Amy Clarke

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Amy Key Clarke (21 December 1892 – 20 June 1980)[1][2] was an English mystical poet and writer, and a teacher at The Cheltenham Ladies' College.


Amy Key Clarke was born at 121 Elgin Crescent, Kensington, London, England. Her parents were Henry Clarke, a lecturer and tutor, and his wife Amy (née Key, also known as Mrs. Henry Clarke), a writer and first Headmistress of Truro High School.

Clarke was educated at St Paul's Girls' School and at The Cheltenham Ladies' College where she was a student at St Hilda’s House from 1905–1906 – the senior house of the College. After reading Classics at Newnham College she returned in 1924 to teach as Senior Classical Mistress, becoming successively Head of Classics, Head of Upper College, and Director of University Entrants. She was away from 1939 to 1947, when she returned as House Mistress of St Hilda’s House until 1948, and then finally retired in 1953.[3]

Amy Clarke and Florence Cunningham[edit]

In 1917 Amy stayed for seven weeks with Florence Cunningham (1871–1950, grand-daughter of writer Peter Cunningham) at her home in Bayswater. Florence was a mystic who believed herself to be a prophet whom the voices she heard addressed as “Mary”: she compared herself to Abraham, Isaiah and The Messiah, but it should be said that she was later, for a short period, committed to the care of the Holloway Sanatorium in Virginia Water, Surrey. Florence's daughter was Edith Cunningham, then 18, whom Amy had met at St Paul's Girls' School.

Amy Clarke was enamoured of the spirituality of the poems of Florence, and wrote to Florence from Newnham College saying that she was leaving there by inspiration in order to come and stay at her flat. This announcement was a surprise, but Florence did not refuse her as she was a friend of her daughter. Amy stayed for 7 weeks, and during that time she would speak to Florence while in a state of inspiration for one or two hours at a time, only in the presence of her husband and daughter. Florence related that definite miracles happened which were witnessed by her family during Amy’s sojourn in order to demonstrate that she was under the control of higher powers. Amy left as suddenly as she came, in an agreeable way: she wrote to Florence on Christmas Eve, 1917, addressing her as "My dear Mother".[4][citation needed]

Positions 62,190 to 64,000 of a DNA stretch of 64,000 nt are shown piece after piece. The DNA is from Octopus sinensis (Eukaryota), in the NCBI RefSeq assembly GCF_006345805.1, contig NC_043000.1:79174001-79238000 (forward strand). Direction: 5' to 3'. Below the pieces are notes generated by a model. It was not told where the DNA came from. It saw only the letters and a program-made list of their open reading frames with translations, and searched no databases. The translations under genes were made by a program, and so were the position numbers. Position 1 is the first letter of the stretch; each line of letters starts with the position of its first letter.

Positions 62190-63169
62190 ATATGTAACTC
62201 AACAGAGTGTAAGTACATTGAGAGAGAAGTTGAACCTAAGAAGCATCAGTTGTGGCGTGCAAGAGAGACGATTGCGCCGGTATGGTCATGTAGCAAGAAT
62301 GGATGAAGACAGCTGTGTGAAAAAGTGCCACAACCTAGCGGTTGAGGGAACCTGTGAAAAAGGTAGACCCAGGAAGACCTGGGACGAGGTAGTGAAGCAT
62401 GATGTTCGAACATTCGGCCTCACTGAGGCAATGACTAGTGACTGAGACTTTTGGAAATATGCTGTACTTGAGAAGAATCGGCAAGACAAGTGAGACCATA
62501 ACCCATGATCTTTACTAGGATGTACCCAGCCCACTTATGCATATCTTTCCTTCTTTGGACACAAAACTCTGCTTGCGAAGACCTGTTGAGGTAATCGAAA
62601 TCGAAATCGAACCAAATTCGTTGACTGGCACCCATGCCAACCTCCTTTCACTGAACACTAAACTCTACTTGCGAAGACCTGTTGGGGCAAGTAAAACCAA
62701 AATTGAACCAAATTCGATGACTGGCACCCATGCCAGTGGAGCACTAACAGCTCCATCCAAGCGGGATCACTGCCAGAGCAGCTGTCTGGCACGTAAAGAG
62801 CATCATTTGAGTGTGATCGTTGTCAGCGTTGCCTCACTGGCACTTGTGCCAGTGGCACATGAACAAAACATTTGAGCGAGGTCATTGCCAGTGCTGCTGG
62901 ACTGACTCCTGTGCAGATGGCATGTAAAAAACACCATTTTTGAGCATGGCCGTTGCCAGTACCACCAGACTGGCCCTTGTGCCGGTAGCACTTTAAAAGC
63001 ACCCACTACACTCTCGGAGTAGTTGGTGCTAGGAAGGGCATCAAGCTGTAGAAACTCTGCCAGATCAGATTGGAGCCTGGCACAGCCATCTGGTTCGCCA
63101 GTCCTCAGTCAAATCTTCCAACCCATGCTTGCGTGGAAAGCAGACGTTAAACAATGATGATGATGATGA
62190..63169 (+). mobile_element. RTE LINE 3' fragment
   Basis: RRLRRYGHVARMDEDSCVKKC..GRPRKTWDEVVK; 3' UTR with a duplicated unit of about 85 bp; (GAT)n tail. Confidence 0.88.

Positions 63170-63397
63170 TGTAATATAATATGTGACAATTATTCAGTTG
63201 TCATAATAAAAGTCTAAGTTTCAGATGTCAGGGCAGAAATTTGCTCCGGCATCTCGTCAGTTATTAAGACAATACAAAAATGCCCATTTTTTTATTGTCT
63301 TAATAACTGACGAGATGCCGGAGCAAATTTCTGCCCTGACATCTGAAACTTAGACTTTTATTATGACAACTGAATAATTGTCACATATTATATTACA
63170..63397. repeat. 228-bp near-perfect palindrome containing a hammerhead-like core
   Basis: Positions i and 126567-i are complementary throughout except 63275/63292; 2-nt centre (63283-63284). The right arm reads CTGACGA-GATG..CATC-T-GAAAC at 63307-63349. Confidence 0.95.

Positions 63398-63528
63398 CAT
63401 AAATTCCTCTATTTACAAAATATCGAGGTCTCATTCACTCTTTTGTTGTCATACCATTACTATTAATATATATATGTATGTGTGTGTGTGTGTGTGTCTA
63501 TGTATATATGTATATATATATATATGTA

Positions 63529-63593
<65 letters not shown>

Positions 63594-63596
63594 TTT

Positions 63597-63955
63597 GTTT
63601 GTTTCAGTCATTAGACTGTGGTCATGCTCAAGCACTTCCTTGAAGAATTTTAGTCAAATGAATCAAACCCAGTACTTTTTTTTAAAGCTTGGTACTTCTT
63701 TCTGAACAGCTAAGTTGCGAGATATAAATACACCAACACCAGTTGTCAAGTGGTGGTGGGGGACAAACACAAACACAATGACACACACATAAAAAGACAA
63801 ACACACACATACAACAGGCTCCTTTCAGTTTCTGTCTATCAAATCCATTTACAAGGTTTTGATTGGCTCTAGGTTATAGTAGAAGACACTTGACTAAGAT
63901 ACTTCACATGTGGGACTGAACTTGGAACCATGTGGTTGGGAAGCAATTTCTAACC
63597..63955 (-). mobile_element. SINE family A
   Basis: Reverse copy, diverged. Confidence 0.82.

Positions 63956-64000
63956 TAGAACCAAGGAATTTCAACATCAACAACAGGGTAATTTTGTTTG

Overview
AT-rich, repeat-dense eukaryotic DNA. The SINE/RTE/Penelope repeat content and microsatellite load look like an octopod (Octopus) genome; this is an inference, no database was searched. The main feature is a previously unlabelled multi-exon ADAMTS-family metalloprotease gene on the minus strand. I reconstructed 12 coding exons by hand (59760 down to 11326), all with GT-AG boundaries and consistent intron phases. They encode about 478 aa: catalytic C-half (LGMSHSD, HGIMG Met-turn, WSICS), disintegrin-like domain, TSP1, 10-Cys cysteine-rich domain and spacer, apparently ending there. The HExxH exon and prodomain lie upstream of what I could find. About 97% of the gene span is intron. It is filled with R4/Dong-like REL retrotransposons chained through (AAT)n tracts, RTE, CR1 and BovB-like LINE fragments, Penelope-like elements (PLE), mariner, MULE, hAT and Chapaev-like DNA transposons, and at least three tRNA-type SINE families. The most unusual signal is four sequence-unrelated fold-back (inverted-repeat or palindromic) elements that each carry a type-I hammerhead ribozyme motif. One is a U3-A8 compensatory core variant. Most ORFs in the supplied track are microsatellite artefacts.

Amy Key Clarke wrote a mystical poem Vision of Him which in 1917 was published in the Oxford Book of English Mystical Verse. The poem was written in the same year as her encounter with Florence Cunningham. In 1950 she wrote on mystical religious philosophy: The Universal Character of Christianity.

Clarke published a scholarly edition of a commentary on Claudian's De Raptu Proserpine by Geoffrey of Vitry, and wrote two histories of the Cheltenham Ladies' College and a history of Truro High School for Girls.


  • The Universal Character of Christianity. London: Faber and Faber, 1950
  • A History of the Cheltenham Ladies' College, 1853-1953. London: Faber and Faber, 1953
  • The Commentary of Geoffrey of Vitry on Claudian De raptu Proserpinae: Transcribed and edited by A.K. Clarke and P.M.Giles, with an introduction and notes by A.K. Clarke, (Leiden, Köln: E. J. Brill, 1973).
  • A History of the Cheltenham Ladies' College, 1853-1979. Suffolk: John Catt, 1979
  • The Story of Truro High School, the Benson Foundation: with a memoir of its first headmistress Amy Key. 1980


When Amy Key Clarke died at the age of 87 in 1980, her home was St. Ninian's, Victoria Street, Cambridge.[5]


  1. ^ Birth certificate GRO ref. 1893 Mar Kensington 1a 95
  2. ^ The Times obituary 23 June 1980 has her "in her 88th year" when she died
  3. ^ Archivist, Cheltenham Ladies' College
  4. ^ Cunningham, Florence, A Prophet's Overture in Three Parts / Part 1, Unpublished typescript, 1945
  5. ^ The Times obituary

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